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  • $30.00 USD
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    kabo2190 [ Incomplete Report ]

    Nov 4, 2013

    The project is not completed according to the dispute

    Project Description:It must be driven by actual problems and its features should be useful immediately in real world programmes. Every feature should be implementable (with a reasonably obvious way to do so). Programmers...
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  • $86 AUD Nov 27, 2013

    Please see details in attached file and please give me cost. This project is need to be done asap and it"s not so much programming.If you do a good job then I will leave a nice comment and I will hire you again.

  • $111 USD Nov 11, 2013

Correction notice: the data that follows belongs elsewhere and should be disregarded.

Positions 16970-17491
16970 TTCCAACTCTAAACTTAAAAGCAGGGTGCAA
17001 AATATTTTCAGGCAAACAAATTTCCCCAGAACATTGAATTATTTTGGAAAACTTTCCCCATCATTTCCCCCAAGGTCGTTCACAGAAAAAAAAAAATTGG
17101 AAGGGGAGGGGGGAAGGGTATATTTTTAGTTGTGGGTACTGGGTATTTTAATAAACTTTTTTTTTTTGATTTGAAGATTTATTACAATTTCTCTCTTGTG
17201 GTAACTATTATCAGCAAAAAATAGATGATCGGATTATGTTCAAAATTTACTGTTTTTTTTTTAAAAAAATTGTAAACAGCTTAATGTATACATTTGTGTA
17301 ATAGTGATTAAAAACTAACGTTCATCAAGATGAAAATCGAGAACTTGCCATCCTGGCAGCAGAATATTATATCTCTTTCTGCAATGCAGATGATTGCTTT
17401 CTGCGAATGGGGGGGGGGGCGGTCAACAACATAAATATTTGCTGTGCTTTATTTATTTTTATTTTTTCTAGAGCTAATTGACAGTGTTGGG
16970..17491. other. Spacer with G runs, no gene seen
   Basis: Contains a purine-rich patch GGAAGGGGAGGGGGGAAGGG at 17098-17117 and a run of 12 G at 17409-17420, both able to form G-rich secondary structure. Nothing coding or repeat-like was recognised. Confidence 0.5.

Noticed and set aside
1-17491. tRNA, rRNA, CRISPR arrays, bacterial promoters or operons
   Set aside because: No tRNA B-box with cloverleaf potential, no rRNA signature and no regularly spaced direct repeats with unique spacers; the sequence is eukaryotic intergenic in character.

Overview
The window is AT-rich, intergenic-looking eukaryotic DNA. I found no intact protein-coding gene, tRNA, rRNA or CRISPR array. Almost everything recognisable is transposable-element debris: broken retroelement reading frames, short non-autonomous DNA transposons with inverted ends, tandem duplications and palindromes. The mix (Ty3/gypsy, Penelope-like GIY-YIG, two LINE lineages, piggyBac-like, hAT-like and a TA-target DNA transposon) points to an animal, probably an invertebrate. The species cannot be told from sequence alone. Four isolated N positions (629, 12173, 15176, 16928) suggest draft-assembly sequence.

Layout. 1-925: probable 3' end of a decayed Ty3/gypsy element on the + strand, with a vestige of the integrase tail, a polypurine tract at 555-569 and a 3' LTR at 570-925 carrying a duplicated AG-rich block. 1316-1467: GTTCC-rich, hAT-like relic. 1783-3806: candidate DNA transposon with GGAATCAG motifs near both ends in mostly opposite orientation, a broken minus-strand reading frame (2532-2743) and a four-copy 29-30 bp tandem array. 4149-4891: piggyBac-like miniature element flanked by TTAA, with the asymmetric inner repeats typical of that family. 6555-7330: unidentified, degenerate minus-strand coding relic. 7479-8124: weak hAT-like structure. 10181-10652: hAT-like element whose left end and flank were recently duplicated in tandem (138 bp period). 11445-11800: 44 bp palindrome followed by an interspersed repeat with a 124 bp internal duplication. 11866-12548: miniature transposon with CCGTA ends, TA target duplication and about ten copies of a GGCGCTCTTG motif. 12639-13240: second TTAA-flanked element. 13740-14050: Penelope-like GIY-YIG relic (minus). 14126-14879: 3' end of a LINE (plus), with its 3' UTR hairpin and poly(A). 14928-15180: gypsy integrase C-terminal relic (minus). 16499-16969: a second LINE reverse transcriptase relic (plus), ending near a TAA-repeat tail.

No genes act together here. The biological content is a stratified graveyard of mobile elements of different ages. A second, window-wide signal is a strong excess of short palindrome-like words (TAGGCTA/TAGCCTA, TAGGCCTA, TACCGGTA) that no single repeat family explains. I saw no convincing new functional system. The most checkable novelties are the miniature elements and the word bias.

Blackjack!I. IntroductionThis project will give you experience implementing abstract datatypes, using interfaces (abstract base classes), and usinginterface/implementation inheritance.II. Blackjack (Simplified)Blackjack, also sometimes called 21, is a relatively simple gameplayed with a standard deck of 52 playing cards. There are twoprincipals, a dealer and a player. The player starts with a bankroll,and the game progresses in rounds called hands. At the start of each hand, the player decides how much to wager onthis hand. It can be any amount between some minimum allowable wagerand the player"s total bankroll, inclusive.After the wager, the dealer deals a total of four cards: the firstface-up to the player, the second face-up to himself, the thirdface-up to the player, the fourth face-down to himself.The player then examines their cards, forming a total. Each card 2-10is worth its spot value; each face card (jack, king, queen) is alsoworth 10. An ace is worth either 1 or 11--whichever is moreadvantageous to the player. If the total includes an ace counted as11, the total is called "soft", otherwise it is called "hard".Play progresses first with the player, then the dealer. The player"sgoal is to build a hand that is as close to 21 as possible withoutgoing over---the latter is called a "bust", and a player who bustsloses the hand without forcing the dealer to play. As long as theplayer believes another card will help, the player "hits"---asks thedealer for another card. Each of these additional cards is dealtface-up. This process ends either when the player decides to"stand"---ask for no cards---or the player busts. Note that a playercan stand with two cards; one need not hit at all in a hand.If the player is dealt an ace plus any ten or face card, the player"shand is called a "natural 21", and the player"s wager is paid off with3 to 2 odds, without examining the dealer"s cards. In other words, ifthe player had wagered 10, the player would win 15 if dealt a natural21.If the player neither busts nor is dealt a natural 21, play thenprogresses to the dealer. The dealer *must* hit until he eitherreaches a total greater than or equal to 17 (hard or soft), or busts.If the dealer busts, the player wins. Otherwise, the two totals arecompared. If the dealer"s total is higher, the player"s bankrolldecreases by the amount of her wager. If the player"s total ishigher, her bankroll increases by the amount of her wager. If thetotals are equal, the bankroll is unchanged; this is called a "push".The only case where the hands are equal that is not a push is when theplayer and dealer are each dealt natural 21s. In that case, theplayer is still paid 3:2.Note that this is a very simplified form of the game: we do not splitpairs, allow double-down bets, or take insurance. Likewise, a natural21 for the dealer does not end the hand pre-emptively.III. Programming AssignmentYou will provide one or more implementations of four separateabstractions for this project: a deck of cards, a blackjack hand,a blackjack player, and a game driver. All files referenced inthis specification are located at: /afs/ may copy them to your private directory space, but may not modifythem in any way. This will help ensure that your submitted projectcompiles correctly: for this project, the penalty for code that doesnot compile will be severe, regardless of the reason.III.a. The Deck ADTYour first task is to implement the following ADT representing a deckof cards:class DeckEmpty { // An exception type};const int DeckSize = 52;class Deck { // A standard deck of 52 playing cards---no jokers Card deck[DeckSize]; // The deck of cards int next; // The next card to deal public: Deck(); // EFFECTS: constructs a "newly opened" deck of cards. first the // spades from 2-A, then the hearts, then the clubs, then the // diamonds. The first card dealt should be the 2 of Spades. void reset(); // EFFECTS: resets the deck to the state of a "newly opened" deck // of cards: void shuffle(int n); // REQUIRES: n is between 0 and 52, inclusive. // MODIFIES: this // EFFECTS: cut the deck into two segments: the first n cards, // called the "left", and the rest called the "right". Note that // either right or left might be empty. Then, rearrange the deck // to be the first card of the right, then the first card of the // left, the 2nd of right, the 2nd of left, and so on. Once one // side is exhausted, fill in the remainder of the deck with the // cards remaining in the othe rside. Finally, make the first // card in this shuffled deck the next card to deal. For example, // shuffle(26) on a newly-reset() deck results in: 2-clubs, // 2-spades, 3-clubs, 3-spades ... A-diamonds, A-hearts. // // Note: if shuffle is called on a deck that has already had some // cards dealt, those cards should first be restored to the deck // in the order in which they were dealt, preserving the most // recent post-shuffled/post-reset state. Card deal(); // MODIFIES: this // EFFECTS: returns the next card to be dealt. If no cards // remain, throws an instance of DeckEmpty. int cardsLeft(); // EFFECTS: returns the number of cards in the deck that have not // been dealt since the last reset/shuffle.};The Deck ADT is specified in deck.h. The Deck ADT depends on thefollowing Card type: enum Suit {SPADES, HEARTS, CLUBS, DIAMONDS }; extern const char *SuitNames[DIAMONDS+1]; enum Spot {TWO, THREE, FOUR, FIVE, SIX, SEVEN, EIGHT, NINE, TEN,JACK, QUEEN, KING, ACE }; extern const char *SpotNames[ACE+1]; struct Card {Spot spot;Suit suit; };which is declared in card.h, implemented by card.cpp, and included bydeck.h. The file card.cpp defines SpotNames and SuitNames for you, sothat SuitNames[HEARTS] evaluates to "Hearts", and so on.You are to put your implementation of this ADT in a file named"deck.cpp". You *must* use *exactly* this name.III.b. The Hand InterfaceYour second task is to implement the following ADT representing ablackjack hand:struct HandValue { int count; // Value of hand bool soft; // true if hand value is a soft count};class Hand { // OVERVIEW: A blackjack hand of zero or more cards // Note: this really is the only private state you need! HandValue curValue; public: Hand(); // EFFECTS: establishes an empty blackjack hand. void discardAll(); // MODIFIES: this // EFFECTS: discards any cards presently held, restoring the state // of the hand to that of an empty blackjack hand. void addCard(Card c); // MODIFIES: this // EFFECTS: adds the card "c" to those presently held. HandValue handValue() const; // EFFECTS: returns the present value of the blackjack hand. The // count field is the highest blackjack total possible without // going over 21. The soft field should be true if and only if at // least one ACE is present, and its value is counted as 11 rather // than 1. If the hand is over 21, any value over 21 may be returned. // // Note: the const qualifier at the end of handValue means that // you are not allowed to change any member variables inside // handValue. It is required because Players only get const Hands // passed to them, and therefore can only call methods gauranteed // not to change the hand.};The Hand ADT is specified in hand.h The Hand ADT depends on the Cardtype, and includes card.h.You are to put your implementation of this ADT in a file named"hand.cpp". You *must* use *exactly* this name.III.c. The Player InterfaceYour third task is to implement three different blackjack players.The interface for a Player is:class Player { // A virtual base class, providing the player interface public: virtual int bet(unsigned int bankroll, unsigned int minimum) = 0; // REQUIRES: bankroll >= minimum // EFFECTS: returns the player"s bet, between minimum and bankroll // inclusive virtual bool draw(Card dealer, // Dealer"s "up card" const Hand &player) = 0; // Player"s current hand // EFFECTS: returns true if the player wishes to be dealt another // card, false otherwise. virtual void expose(Card c) = 0; // EFFECTS: allows the player to "see" the newly-exposed card c. // For example, each card that is dealt "face up" is expose()d. // Likewise, if the dealer must show his "hole card", it is also // expose()d. Note: not all cards dealt are expose()d---if the // player goes over 21 or is dealt a natural 21, the dealer need // not expose his hole card. virtual void shuffled() = 0; // EFFECTS: tells the player that the deck has been re-shuffled. virtual ~Player() { } // Note: this is here only to suppress a compiler warning. // Destructors are not needed for this project.};You are to implement three different classes derived from thisinterface.The first player is the Simple player, who plays a simplified versionof basic strategy for blackjack. The simple player always places theminimum allowable wager, and decides to hit or stand based on thefollowing rules:The first set of rules apply if the player has a "hard count"---hisbest total counts an Ace (if any) for 1, not 11. * If the player"s hand totals 11 or less, he always hits. * If the player"s hand totals 12, he stands if the dealer shows 4, 5, or 6; otherwise he hits. * If the player"s hand totals between 13 and 16 inclusive, he stands if the dealer shows a 2 through a 6 inclusive; otherwise he hits. * If the player"s hand totals 17 or greater, he always stands.The second set of rules apply if the player has a "soft count"---hisbest total includes one Ace worth 11. (Note that a hand would nevercount two Aces as 11 each--that"s a bust of 22.) * If the player"s hand totals 17 or less, he always hits. * If the player"s hand totals 18, he stands if the dealer shows a 2, 7, or 8, otherwise he hits. * If the player"s hand totals 19 or greater, he always stands.The Simple player does nothing for expose and shuffled events.The second player is the Counting player. This player counts cards inaddition to playing the basic strategy. The intuition behind cardcounting is that when the deck has more face cards (worth 10) thanlow-numbered cards, the deck is favorable to the player. The converseis also true. The Counting player keeps a running "count" of the cards he"s seenfrom the deck. Each time he sees (via the expose() method) a 10,Jack, Queen, King, or Ace, he subtracts one from the count. Each timehe sees a 2, 3, 4, 5, or 6, he adds one to the count. When he seesthat the deck is shuffled(), the count is reset to zero. Whenever thecount is +2 or greater, the Counting player bets double the minimum,otherwise he bets the minimum. The Counting player should notre-implement methods of the Simple player unnecessarily.The final player you are to implement is the Competitor. TheCompetitor can play any strategy you choose. The Competitor cannotplay the same strategy as the Simple or Counting players---there mustbe some difference, however minor. The quality of the Competitor"splay will not count toward your grade. However, we will have atournament that evaluates each student"s competitors under a largenumber of hands. The top several Competitors will win fame, butperhaps not fortune. To give you more incentive to come up with agood Competitor, each member of the course staff will also enter aCompetitor. So, even if you don"t beat the other students, you canbeat the Professors and GSIs!All three of these Players must be implemented in a file named"player.cpp". You must also declare a static global instance of eachof the three Players you implement in player.cpp. Finally, you shouldimplement the following "access" functions that return pointers toeach of these three players. extern Player *get_Simple(); extern Player *get_Counting(); extern Player *get_Competitor();Note: we"ve structured the Player as an Abstract Base Class so thatyou have complete design freedom for the Competitor and its state.Have fun!III.d. The Driver programFinally, you are to implement a Driver that can be used to simulatethis version of blackjack given your implementations of Deck and thethree Players. The driver program, when run, takes three arguments: driver <bankroll> <hands> [simple|counting|competitor]The first argument is an integer denoting the player"s startingbankroll. The second argument is the maximum number of hands to playin the simulation. The final argument is one of the three strings"simple", "counting", or "competitor", denoting which of the threeplayers to use in the simulation.The driver first shuffles the deck. To shuffle the deck, you chooseseven cuts between 13 and 39 inclusive at random, shuffling the deckwith each of these cuts. We have supplied a header--rand.h--andimplementation--rand.cpp--that defines a function that provides theserandom cuts. Each time the deck is shuffled, first announce it: cout << "Shuffling the deckn";And announce each of the seven cut points: cout << "cut at " << cut << endl;then be sure to tell the player via shuffle().Then, while the player"s bankroll is above the minimum bet of 5 andthere are hands left to be played: * Announce the hand:cout << "Hand " << thishand << " bankroll " << bankroll << endl; * If there are fewer than 20 cards left, reshuffle the deck as described above. * Ask the player for a wager, and announce it: cout << "Player bets " << wager << endl; * Deal four cards: one face-up to the player, one face-up to the dealer, one face-up to the player, and one face-down to the dealer. Announce the face-up cards to cout: for example Player dealt Ace of Spades Dealer dealt Two of Hearts Use the SpotNames and SuitNames arrays for this, and be sure to expose() any face-up cards to the player. * If the player is dealt a natural 21, immediately pay the player 3/2 of his bet. Note that, since we are working with integers, you"ll have to be a bit careful with the 3/2 payout. For example, a wager of 5 would pay 7 if a natural 21 is dealt: (3*5)/2 is 7 in integer arithmetic. In this case, announce the win:cout << "Player dealt natural 21n"; * If the player is not dealt a natural 21, have the player play his hand. Draw cards until the player either stands or busts. Announce and expose each card dealt as above. * Announce the player"s total cout << "Player"s total is " << p_count << endl; and if the player busts, say socout << "Player bustsn"; deducting the wager from the bankroll and moving on to the next hand. * If the player hasn"t busted, announce and expose the dealer"s hole card. For example: Dealer"s hole card is Ace of Spades (Note: the hole card is NOT exposed if either the player busts or is dealt a natural 21.) * If the player hasn"t busted, play the dealer"s hand. The dealer must hit until reaching seventeen or busting. Announce and expose each card as above. * Announce the dealer"s total cout << "Dealer"s total is " << p_count << endl; and if the dealer busts, say socout << "Dealer bustsn"; crediting the wager from the bankroll and moving on to the next hand. * If neither the dealer nor the player bust, compare the totals and announce the outcome. Credit the bankroll, debit it, or leave it unchanged as appropriate.cout << "Dealer winsn";cout << "Player winsn";cout << "Pushn";Finally, when the player either has too little money to make a minimumwager *or* the allotted hands have been played, announce the outcome: cout << "Player has " << bankroll << " after " << thishand-1 << " handsn";III.d Implementation Rules * You may #include <iostream>, <iomanip>, <string>, <cstdlib>, and <cassert>. No other system header files may be included, and you may not make any call to any function in any other library (even if your IDE allows you to call the function without including the appropriate header file). You may also include <cmath>, but only for use in your Competitor. Other include files for your Competitor may be allowed at the discretion of the course staff, so just ask. * Input and/or output should only be done where it is specified. * No gotos. * No global variables in the driver. You may use global state in the class implementations, but it must be static and (except for the three players) const. * There is no user input. You may assume that functions are called consistent with their advertised specifications. This means you need not perform error checking. However, when testing your code in concert, you may use the assert() macro to program defensively. * You are strongly discouraged from using any dynamic memory facilties (new/delete and friends), but are allowed to do so in your Competitor if you so choose.IV. TestingFor this project, you are required to write, describe, and submitindividual, focused test cases for a Deck and a Counting Player. Forboth of these ADTs, determine the behaviors required of theimplementation. Then, for each of these behaviors: * list the *specific* behavior that the implementation must exhibit in at most three sentences, and * write a program that, when linked against the implementation tests for the presence/absence of that behavior.For the deck and the counting player, submit the following files <impl>.overview -- the list of behaviors and test case filenames. <impl>.case.1.cpp -- the first test case named in <impl>.overview <impl>.case.2.cpp -- the second ... <impl>.case.n.cpp -- the Nth.For example, if you identify three behaviors in Deck, and two in theCounting player, there would be seven files: deck.overview player.overview *sure* to use the correct filenames, or you will not receive fullcredit!Test cases in this project are "acceptance tests". Your deck tests(each of which includes at least a main() function) will be linkedagainst a correct card.cpp and a possibly incorrect deck.cpp. Yourplayer tests (each of which includes at least a main() function) willbe linked against a correct card.cpp, a correct hand.cpp, and apossibly incorrect player.cpp.Your test case must decide, based on the results from calls todeck/player methods, whether the deck/counting player is correct orincorrect. If your case believes the deck/player to be correct, itshould return 0 from main(). If your case believes the deck/player tobe incorrect, it should return any value other than zero---the value-1 is commonly used to denote failure. We do not compare the outputof your test cases against correct/incorrect implementations, but youmay find that such output is useful for your own testing, and you arefree to make use of as much as you like.Here is an example of code that tests a hypthetical "integer add"function (declared in addInts.h) with an "expected" test case:// Tests the addInts function#include "addInts.h"int main(){ int x = 3; int y = 4; int answer = 7; int candidate = addInts(x, y); if (candidate == answer) { return 0; } else { return -1; }}We will write a collection of decks/players with different, specificbugs. You will be evaluated based on how many of our buggy versionsyour test cases identify. If your test case mis-identifies a correctlibrary as buggy, it will not be used to evaluate buggy libraries.So, for example, writing a test case that returns non-zero in allcases will generate no credit.V. Building the projectThis project has several components: when complete, there are sixsource files. To build the program, type the following all on oneline (making sure you"ve copied all header files): g++ -Wall -Werror -o blackjack driver.cpp deck.cpp hand.cpp player.cpp rand.cpp card.cppIf you want to see only if a single file compiles cleanly, you cancompile it individually using the "-c" flag. For example, to checkyour deck: g++ -Wall -Werror -c deck.cppPrograms that do not compile cleanly will be severely penalized inthis project, so be sure to check them in the CAEN environment.We have supplied one simple set of output produced by a correct deck,hand, simple player, and driver. It is called sample.txt. To testyour ensemble, do the following: $ ./blackjack 100 3 simple > test.out $ diff test.out sample.txt $ If diff reports any differences at all, you have a bug.VI. Handing in and gradingUse the submit280 program to submit the following files in project 4: deck.cpp -- your Deck implementation player.cpp -- your three Players driver.cpp -- your simulation driver hand.cpp -- your Hand implementation deck.overview -- overview of your deck test cases -- first deck test case ... -- Nth deck test case player.overview -- overview of your Counting Player test cases -- first player test case ... -- Nth player test caseIMPORTANT NOTE: You must submit ALL of your files with a SIGNLEinvocation of submit280. DO NOT SUBMIT YOUR FILES INDIVIDUALLY.There are three components to your grade in this project: correctnessof deck, player, driver, and hand; testing of deck and player; and thestyle of your deck, player, driver, and hand implementations.